Wednesday, 27 January 2016


Nod of the noggin to Jim West who posted this on his Zwinglius Redivivus blog. Note the position of the bookcase!


  1. False dichotomy. And Ockham is frowning. But it's Jim West, so not surprising.

    1. The application of Ockham's razor assumes that first you're in possession of relevant info. Simplicity is secondary to first doing the hard yards and gathering the data.

      My advice is that, at the very least you pack a parachute well before arriving at the cliff's edge.

    2. Well, yes. Sort of. Arriving at assumptions "should" mean a measure of info-gathering prior to arriving. Nevertheless, whether simplicity is secondary, as you like to place it, does not make it an opposing binary to a "right" answer -- as the cartoon locates it without qualification. Simple and Complex are binary. Right and Wrong are binary. But it is not self-evident or logically sound to fix them as pairs in this manner.

  2. Third sign missing: "Simple But Right, but no one wants to pursue it because it is uncomfortable and doesn't fit our beliefs".

    Example, British Israelism is in sort of in a crisis at The British-Israel-World Federation because of DNA. They'd like to believe that the Y Chromosome can just drift from one haplogroup to another. Oh, and stay out of the sunshine, guys! Or get out into it!

    The answer is simple: British Israelism is just plain wrong. DNA isn't the only evidence. The easiest, most logical path is to just accept the fact that British Israelism is crap and disband.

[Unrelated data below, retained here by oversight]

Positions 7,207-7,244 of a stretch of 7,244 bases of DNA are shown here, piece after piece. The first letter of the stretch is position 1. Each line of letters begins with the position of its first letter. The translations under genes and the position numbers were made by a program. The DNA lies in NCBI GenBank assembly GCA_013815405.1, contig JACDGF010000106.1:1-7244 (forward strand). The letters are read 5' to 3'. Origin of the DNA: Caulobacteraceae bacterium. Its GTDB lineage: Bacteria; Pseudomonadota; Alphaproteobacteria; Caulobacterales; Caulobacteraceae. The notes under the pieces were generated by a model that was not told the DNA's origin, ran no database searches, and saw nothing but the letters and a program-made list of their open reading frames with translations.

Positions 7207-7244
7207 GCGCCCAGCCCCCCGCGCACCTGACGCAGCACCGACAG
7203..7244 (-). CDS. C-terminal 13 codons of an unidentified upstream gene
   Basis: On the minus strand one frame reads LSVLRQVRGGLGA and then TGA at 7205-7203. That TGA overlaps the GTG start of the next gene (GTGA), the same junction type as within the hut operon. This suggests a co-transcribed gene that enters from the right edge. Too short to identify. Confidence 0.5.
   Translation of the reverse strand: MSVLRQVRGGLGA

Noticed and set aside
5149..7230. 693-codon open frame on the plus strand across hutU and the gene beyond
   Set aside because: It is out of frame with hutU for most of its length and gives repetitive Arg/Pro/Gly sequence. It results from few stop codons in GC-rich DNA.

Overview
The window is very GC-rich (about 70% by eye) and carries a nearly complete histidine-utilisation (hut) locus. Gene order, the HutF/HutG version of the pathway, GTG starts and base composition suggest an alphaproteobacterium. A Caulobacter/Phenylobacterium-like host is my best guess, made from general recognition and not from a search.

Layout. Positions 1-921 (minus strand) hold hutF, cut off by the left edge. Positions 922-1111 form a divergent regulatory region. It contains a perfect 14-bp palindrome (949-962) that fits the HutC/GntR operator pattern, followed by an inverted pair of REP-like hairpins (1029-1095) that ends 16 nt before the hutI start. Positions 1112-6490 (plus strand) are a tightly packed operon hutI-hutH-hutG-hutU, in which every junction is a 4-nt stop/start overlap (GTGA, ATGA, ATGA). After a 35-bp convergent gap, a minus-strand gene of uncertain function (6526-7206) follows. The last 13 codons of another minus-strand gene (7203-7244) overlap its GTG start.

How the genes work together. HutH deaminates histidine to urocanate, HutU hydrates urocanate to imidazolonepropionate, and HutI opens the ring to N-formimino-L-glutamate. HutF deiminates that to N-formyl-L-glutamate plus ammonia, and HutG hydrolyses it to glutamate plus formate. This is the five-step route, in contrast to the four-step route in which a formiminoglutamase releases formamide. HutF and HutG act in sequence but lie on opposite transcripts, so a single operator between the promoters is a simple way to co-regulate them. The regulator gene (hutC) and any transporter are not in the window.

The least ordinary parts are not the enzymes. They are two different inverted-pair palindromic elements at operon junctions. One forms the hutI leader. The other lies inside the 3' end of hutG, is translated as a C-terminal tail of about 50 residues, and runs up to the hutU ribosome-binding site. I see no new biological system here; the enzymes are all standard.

After over 100 years of accepting stupid nonsense, just how likely do you think it would be for them to admit error and change instead of fighting it tooth and nail and making up lies and delusions as excuses?

    It's time for the legal profession to throw in the towel and admit that DNA evidence doesn't prove anything and that it can mean anything you want to mean, since it is so unreliable, particularly for identifying paternity.

    You do know that some Brit-Am proponents have been kicked off discussion boards because of this? They just aren't much for science at Brit-Am and refuse to believe in science since we all know that magic runs the universe and it is totally arbitrary, not following any rules -- which means that your opinion is just as good as any one else's.

  3. Actually, if you think about it, the signs should simply read "Simple but wrong" and "Complex but wrong".